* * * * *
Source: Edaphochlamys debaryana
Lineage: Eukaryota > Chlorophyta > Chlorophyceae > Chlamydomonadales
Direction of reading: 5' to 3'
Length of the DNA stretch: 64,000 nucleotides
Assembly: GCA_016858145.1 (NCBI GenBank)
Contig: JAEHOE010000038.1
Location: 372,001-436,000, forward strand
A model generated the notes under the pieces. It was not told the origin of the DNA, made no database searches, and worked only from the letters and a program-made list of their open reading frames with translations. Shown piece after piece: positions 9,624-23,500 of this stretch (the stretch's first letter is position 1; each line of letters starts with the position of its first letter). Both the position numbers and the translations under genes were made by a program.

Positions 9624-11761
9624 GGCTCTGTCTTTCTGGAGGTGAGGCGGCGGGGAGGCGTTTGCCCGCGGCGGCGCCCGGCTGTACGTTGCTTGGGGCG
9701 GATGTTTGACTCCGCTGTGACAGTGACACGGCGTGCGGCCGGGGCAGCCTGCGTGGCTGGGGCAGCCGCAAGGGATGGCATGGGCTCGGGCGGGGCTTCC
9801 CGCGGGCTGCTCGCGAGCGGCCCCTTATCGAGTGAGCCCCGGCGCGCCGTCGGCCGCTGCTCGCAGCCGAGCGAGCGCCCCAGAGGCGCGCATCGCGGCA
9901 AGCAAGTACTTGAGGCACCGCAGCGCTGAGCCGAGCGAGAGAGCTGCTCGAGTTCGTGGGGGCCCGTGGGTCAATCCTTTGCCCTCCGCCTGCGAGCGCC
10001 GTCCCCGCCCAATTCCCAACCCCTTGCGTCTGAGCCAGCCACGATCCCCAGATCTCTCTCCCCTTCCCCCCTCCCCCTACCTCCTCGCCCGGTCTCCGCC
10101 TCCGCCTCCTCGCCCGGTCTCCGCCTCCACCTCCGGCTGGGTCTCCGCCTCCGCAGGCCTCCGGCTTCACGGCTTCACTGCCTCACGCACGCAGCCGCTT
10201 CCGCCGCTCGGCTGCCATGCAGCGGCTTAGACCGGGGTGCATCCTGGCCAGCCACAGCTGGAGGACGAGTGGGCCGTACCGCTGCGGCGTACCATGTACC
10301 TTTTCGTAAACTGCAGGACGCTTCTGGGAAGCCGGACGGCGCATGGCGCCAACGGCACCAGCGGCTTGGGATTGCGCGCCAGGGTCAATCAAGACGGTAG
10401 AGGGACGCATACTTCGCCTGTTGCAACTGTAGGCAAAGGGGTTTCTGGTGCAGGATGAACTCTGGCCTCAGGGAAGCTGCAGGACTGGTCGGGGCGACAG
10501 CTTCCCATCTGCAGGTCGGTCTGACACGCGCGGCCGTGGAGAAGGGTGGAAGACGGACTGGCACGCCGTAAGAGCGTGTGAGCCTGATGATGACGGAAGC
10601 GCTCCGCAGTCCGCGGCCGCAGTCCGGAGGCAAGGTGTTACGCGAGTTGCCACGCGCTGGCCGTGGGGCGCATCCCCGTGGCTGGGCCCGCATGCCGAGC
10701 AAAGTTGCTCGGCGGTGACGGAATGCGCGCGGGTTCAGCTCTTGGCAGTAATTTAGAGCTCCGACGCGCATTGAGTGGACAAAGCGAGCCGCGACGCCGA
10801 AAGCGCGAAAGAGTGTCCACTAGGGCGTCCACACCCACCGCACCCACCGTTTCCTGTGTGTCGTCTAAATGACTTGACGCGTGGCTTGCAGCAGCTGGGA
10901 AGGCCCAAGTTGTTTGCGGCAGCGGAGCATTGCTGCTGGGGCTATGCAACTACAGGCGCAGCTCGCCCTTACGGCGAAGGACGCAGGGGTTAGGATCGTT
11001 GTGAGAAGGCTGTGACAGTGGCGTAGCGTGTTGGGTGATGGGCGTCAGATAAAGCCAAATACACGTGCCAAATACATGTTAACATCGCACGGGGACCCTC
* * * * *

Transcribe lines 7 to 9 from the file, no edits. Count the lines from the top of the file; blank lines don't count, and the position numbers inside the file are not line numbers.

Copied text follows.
Location: 372,001-436,000, forward strand
A model generated the notes under the pieces. It was not told the origin of the DNA, made no database searches, and worked only from the letters and a program-made list of their open reading frames with translations. Shown piece after piece: positions 9,624-23,500 of this stretch (the stretch's first letter is position 1; each line of letters starts with the position of its first letter). Both the position numbers and the translations under genes were made by a program.

Positions 9624-11761